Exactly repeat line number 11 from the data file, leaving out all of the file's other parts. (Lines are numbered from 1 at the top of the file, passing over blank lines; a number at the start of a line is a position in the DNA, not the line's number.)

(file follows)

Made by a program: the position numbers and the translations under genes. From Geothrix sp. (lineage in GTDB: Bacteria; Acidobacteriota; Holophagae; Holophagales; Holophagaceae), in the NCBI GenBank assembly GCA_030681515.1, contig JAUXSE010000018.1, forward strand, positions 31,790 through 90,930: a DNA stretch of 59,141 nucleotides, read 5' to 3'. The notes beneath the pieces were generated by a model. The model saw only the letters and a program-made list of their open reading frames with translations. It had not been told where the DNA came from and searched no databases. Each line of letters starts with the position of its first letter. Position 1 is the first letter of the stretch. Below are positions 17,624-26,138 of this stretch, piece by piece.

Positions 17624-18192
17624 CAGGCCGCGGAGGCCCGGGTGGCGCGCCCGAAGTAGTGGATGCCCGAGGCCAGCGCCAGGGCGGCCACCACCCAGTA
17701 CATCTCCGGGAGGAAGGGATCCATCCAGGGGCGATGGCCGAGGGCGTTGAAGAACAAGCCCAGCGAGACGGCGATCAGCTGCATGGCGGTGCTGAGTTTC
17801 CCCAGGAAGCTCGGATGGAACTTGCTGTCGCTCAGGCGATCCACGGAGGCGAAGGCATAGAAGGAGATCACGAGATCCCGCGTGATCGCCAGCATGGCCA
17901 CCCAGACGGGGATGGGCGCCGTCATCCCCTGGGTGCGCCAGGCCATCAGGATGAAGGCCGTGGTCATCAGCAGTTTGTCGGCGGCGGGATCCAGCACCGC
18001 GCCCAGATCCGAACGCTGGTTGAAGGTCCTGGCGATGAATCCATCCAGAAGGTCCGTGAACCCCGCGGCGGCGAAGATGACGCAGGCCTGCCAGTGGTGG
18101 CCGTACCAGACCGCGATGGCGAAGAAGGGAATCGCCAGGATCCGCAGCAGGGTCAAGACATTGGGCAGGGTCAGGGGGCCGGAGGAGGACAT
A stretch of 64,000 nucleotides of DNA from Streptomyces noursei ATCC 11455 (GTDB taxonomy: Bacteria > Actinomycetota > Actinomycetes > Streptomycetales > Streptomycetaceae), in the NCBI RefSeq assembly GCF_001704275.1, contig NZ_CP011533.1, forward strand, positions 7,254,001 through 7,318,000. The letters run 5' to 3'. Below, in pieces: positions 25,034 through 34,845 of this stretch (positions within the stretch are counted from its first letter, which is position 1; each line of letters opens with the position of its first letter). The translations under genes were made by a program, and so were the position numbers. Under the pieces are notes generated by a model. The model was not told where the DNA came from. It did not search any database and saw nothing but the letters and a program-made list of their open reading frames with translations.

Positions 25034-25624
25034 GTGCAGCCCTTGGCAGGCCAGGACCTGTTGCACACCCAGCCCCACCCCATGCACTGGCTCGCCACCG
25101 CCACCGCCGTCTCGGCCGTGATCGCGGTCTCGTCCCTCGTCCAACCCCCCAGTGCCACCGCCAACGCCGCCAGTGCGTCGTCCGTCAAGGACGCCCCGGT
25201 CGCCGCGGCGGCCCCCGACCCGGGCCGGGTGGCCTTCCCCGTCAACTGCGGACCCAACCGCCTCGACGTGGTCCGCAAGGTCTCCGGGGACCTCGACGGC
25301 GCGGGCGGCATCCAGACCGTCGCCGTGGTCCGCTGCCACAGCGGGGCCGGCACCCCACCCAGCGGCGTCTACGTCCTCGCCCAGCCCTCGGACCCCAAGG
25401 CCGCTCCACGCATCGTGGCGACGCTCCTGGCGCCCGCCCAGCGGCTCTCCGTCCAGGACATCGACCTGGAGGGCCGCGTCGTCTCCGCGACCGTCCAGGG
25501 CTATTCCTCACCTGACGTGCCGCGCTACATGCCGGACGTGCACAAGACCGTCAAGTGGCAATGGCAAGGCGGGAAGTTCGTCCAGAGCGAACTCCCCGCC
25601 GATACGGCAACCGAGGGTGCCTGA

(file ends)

25034 GTGCAGCCCTTGGCAGGCCAGGACCTGTTGCACACCCAGCCCCACCCCATGCACTGGCTCGCCACCG